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Forget Golf Courses: Subdivisions Draw Residents With Farms : The Salt : NPR

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When you picture a housing development in the suburbs, you might imagine golf courses, swimming pools, rows of identical houses.

But now, there's a new model springing up across the country that taps into the local food movement: Farms — complete with livestock, vegetables and fruit trees — are serving as the latest suburban amenity.

It's called development-supported agriculture, a more intimate version of community-supported agriculture — a farm-share program commonly known as CSA. In planning a new neighborhood, a developer includes some form of food production — a farm, community garden, orchard, livestock operation, edible park — that is meant to draw in new buyers, increase values and stitch neighbors together.

"These projects are becoming more and more mainstream," says Ed McMahon, a fellow with the Urban Land Institute. He estimates that more than 200 developments with an agricultural twist already exist nationwide.

"Golf courses cost millions to build and maintain, and we're kind of overbuilt on golf courses already," he says. "If you put in a farm where we can grow things and make money from the farm, it becomes an even better deal."

Wow! Gardening >> Golf !!

Hi Geege, 

Great post!

Serenbe I've been to. It is a national model for the future of balanced development in the U.S. focusing on land preservation, agriculture, energy efficiency, green building, walkability, high density building, arts and culture, and community living for multiple generations. I was there before it was developed. It was a little B & B out in the countryside in GA and a family farm. Now it's a lovely development.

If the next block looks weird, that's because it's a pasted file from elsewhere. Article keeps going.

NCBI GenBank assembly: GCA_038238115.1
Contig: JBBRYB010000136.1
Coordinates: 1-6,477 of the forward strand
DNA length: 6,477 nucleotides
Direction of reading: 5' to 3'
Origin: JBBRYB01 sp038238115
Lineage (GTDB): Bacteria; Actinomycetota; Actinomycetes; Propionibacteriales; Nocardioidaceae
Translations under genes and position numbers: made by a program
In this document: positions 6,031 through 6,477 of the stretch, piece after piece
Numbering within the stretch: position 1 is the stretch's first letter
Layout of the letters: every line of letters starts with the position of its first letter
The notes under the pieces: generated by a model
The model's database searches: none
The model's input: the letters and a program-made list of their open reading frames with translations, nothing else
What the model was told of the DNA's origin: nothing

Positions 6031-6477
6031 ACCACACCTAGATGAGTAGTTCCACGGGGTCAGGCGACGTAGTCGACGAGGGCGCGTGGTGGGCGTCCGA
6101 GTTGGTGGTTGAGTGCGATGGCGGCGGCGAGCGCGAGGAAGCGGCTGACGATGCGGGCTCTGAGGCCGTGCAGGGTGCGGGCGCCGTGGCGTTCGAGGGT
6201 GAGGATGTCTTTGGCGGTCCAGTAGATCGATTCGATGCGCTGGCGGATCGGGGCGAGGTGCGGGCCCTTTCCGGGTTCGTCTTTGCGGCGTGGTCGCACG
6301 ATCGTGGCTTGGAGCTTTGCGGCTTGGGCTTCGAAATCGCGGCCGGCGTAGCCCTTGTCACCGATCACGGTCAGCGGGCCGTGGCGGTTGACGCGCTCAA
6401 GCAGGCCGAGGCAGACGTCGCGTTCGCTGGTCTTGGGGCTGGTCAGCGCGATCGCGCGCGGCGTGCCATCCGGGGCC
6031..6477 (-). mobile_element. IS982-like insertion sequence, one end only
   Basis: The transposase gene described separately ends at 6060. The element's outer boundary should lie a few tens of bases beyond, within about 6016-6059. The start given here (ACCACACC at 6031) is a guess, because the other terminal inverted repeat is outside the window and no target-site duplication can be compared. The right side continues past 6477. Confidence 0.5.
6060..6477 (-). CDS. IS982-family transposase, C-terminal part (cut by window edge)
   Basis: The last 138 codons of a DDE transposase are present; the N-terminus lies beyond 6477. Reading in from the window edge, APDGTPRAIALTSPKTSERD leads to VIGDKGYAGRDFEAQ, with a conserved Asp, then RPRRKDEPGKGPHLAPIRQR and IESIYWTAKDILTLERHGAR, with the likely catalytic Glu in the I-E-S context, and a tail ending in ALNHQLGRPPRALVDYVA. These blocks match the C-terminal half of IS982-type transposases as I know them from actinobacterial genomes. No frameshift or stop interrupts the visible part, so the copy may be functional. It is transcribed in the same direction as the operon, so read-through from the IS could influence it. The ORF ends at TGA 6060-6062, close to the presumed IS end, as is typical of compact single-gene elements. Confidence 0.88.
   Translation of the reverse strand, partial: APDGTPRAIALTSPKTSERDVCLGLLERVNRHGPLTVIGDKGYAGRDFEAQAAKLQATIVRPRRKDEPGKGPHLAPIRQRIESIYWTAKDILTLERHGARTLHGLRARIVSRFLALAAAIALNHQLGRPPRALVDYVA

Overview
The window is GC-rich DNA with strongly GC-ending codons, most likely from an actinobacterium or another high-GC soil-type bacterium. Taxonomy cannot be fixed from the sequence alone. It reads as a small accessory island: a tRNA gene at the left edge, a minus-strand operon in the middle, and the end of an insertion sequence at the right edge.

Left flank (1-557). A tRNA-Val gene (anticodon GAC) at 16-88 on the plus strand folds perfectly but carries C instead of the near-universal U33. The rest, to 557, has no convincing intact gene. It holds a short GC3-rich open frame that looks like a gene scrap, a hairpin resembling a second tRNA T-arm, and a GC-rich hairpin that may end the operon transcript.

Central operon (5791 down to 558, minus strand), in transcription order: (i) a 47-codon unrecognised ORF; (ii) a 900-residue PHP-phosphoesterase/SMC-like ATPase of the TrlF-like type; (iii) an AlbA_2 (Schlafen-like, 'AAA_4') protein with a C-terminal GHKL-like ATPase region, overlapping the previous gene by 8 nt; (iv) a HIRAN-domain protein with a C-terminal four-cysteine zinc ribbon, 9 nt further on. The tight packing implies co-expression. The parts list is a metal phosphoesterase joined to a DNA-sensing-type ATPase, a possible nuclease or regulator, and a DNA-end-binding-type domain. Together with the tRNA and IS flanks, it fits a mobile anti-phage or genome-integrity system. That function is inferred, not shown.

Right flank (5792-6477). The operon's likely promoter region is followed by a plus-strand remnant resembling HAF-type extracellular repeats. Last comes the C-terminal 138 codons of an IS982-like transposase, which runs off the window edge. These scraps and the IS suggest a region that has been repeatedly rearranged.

Serenbe sounds ideal.  

I'd love to see a communal commercial-grade kitchen/dining hall where residents can prepare/cook/can/pickle the food they've collectively grown and harvested and dine together when they choose.  

Like a large family! :) That would be wonderful. An Artist's Community Development like Serenbe in California would be my ideal place to live.

This is a great idea, much easier with a group to grow a diverse amount of crops, and you also get to know your neighbors and create a sense of community, win-win.

Yes! It's surprising and amazing to see this trending in 2013.

We need more developments like Serenbe. Suburbia and commuting to work is an outdated and unhealthy way of living. Living/working/creating and growing your own food/raising livestock in a community where you know your neighbors well and help each other is a healthier lifestyle. 

We have a number of urban farms in subdivisions within Austin.  It's controversial for some residents and folks living next to them.  Mostly they complain about the risk of animal disease and that the farms, believe it or not, are a nuisance--and these are organic farms!

There has been a municipal legislative push to restrict new farms and even eliminate some of the grandfathered urban farms.

NIMBY people.

Go figure.

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